GBP/EUR: Euro Slips Amid EU Top Job Indecision

The pound finished the previous week lower versus the euro. This was the 8th straight week that the pound failed to advance against the common currency. The pair finished down 0.38% at €1.1165. Across the course of the past two months the pound has shed close to 5% against the euro. The pound is paring some of those losses in early trade on Monday, up 0.3% so far this morning.

What do these figures mean?

When measuring the value of a pair of currencies, one set equals 1 unit and the other shows the current equivalent. As the market moves, the amount will vary from minute to minute.

For example, it could be written: 1 GBP = 1.13990 EUR

Here, £1 is equivalent to approximately €1.14. This specifically measures the pound’s worth against the euro. If the euro amount increases in this pairing, it’s positive for the pound.

Or, if you were looking at it the other way around: 1 EUR = 0.87271 GBP

In this example, €1 is equivalent to approximately £0.87. This measures the euro’s worth versus the British pound. If the sterling number gets larger, it’s good news for the euro.

The pound was under pressure across the previous week as fears over pro-Brexit Boris Johnson winning the Conservative leadership race and his plans for a no deal Brexit unnerved pound traders. Boris Johnson’s “do or die” approach to Brexit could result in a hard no deal Brexit on 31st October. The lingering concerns over Brexit were highlighted when Bank of England Governor Mark Carney said that current no deal Brexit fears were damaging the economy. The central bank also said it may have to cut interest rates in the event of a no deal Brexit. The prospect of a rate cut weighed on the value of the pound.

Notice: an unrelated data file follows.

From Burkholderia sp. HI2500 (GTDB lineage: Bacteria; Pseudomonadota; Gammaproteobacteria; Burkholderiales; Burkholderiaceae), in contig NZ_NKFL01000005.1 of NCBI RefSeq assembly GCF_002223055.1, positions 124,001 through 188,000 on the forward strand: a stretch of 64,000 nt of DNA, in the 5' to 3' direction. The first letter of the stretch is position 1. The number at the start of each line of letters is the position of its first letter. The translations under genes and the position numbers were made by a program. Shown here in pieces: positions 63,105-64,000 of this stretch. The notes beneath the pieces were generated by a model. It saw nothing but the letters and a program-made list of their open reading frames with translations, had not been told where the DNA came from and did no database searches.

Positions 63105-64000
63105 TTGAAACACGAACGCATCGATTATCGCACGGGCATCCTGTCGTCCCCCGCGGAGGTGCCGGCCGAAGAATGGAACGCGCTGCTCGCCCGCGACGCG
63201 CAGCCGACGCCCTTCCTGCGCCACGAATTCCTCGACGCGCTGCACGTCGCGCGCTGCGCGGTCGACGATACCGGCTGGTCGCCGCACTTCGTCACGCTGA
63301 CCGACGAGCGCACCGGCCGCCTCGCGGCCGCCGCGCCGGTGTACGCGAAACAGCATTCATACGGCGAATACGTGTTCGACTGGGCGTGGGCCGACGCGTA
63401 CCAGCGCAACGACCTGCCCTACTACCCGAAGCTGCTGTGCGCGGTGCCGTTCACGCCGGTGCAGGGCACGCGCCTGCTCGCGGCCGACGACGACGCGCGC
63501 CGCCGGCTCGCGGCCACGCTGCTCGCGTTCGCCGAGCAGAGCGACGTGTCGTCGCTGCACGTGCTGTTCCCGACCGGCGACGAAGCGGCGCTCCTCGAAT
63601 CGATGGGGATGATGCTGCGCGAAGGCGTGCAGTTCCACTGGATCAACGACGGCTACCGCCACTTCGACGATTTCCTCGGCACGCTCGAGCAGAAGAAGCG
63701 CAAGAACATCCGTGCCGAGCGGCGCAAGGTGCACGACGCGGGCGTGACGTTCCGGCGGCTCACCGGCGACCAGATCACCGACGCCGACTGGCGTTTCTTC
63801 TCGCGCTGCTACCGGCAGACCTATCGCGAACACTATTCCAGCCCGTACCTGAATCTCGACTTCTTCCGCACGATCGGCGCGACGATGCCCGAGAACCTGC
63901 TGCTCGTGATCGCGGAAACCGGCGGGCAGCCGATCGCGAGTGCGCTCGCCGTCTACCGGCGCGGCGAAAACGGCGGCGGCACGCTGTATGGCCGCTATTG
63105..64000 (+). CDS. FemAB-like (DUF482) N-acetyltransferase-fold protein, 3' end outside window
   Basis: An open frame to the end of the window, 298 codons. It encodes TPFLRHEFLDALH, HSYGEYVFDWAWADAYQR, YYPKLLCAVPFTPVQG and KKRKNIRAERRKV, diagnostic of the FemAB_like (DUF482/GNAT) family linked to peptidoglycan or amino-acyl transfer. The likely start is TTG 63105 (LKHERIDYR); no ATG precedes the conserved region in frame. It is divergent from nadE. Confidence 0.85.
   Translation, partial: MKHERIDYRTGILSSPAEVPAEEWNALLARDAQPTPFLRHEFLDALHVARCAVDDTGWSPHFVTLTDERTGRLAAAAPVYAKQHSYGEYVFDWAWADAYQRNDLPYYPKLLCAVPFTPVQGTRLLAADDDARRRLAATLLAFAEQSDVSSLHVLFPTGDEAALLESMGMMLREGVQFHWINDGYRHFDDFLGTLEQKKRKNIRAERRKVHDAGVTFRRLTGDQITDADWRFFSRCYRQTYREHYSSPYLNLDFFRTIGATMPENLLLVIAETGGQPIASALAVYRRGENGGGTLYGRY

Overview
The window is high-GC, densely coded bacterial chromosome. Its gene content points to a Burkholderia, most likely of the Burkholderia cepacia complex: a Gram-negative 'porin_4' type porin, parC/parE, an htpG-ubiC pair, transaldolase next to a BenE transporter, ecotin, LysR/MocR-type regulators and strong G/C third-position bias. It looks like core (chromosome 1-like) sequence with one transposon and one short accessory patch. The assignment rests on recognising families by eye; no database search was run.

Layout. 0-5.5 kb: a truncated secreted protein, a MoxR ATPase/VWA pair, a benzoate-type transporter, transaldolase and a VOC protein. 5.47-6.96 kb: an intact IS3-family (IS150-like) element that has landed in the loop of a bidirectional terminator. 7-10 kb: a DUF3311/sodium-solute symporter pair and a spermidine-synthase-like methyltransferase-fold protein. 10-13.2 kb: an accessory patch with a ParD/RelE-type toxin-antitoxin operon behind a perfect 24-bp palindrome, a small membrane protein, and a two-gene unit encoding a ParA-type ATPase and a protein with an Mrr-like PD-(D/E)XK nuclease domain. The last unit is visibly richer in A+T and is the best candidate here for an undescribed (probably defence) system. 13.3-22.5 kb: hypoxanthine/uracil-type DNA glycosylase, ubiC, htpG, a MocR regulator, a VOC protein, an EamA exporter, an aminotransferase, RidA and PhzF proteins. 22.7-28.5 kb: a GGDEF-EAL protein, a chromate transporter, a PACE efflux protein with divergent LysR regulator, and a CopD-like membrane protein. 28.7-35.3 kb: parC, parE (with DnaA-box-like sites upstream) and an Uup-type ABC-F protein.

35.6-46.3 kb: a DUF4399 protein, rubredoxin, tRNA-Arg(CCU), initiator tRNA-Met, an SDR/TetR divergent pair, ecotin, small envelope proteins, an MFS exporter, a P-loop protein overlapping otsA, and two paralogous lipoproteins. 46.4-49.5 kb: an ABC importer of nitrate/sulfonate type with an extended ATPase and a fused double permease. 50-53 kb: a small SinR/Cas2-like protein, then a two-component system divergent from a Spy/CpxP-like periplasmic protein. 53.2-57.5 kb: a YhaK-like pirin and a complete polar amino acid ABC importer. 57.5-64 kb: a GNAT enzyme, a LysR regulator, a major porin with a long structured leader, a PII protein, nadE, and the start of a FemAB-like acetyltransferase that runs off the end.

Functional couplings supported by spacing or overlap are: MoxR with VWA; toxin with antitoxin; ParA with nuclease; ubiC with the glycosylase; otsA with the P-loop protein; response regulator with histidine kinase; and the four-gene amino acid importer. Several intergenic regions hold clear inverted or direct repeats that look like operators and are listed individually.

Why do interest rate cuts drag on a currency’s value?
Interest rates are key to understanding exchange rate movements. Those who have large sums of money to invest want the highest return on their investments. Lower interest rate environments tend to offer lower yields. So, if the interest rate or at least the interest rate expectation of a country is relatively lower compared to another, then foreign investors look to pull their capital out and invest elsewhere. Large corporations and investors sell out of local currency to invest elsewhere. More local currency is available as the demand of that currency declines, dragging the value lower.

At the start of the new week pound traders will be watching the U.K. economic calendar. PMI data for the manufacturing, construction and service sector are due to be released. Manufacturing is first up today. Analysts are predicting a slip increase to 49.5, up from 49.4 in May. This would still mean that the UK manufacturing sector is in contraction, which might not encourage investors to buy into the pound.

European Union Top Job Division Runs Into Problems

The euro performed well in the previous week as the European Commission indicated that it will give Italy up until the end of the year to bring down its debt. This easing of pressure from the EU has been beneficial to the euro. Eurozone inflation also remained steady at 1.2% in June. Whilst this is still well off the European Central Bank’s 2% target, investors were just relieved that it wasn’t moving lower.

On Sunday European leaders met at a summit to try to agree how to divide up the European Union’s top jobs. So far there has been little progress as different countries jostle for power. Who takeover as President of the ECB will depend on who takes the job of European Commissioner. Euro traders will keep an eye on progress as the policy stance of the new ECB leaders could dictate the approach that the central bank will have towards monetary policy from October.

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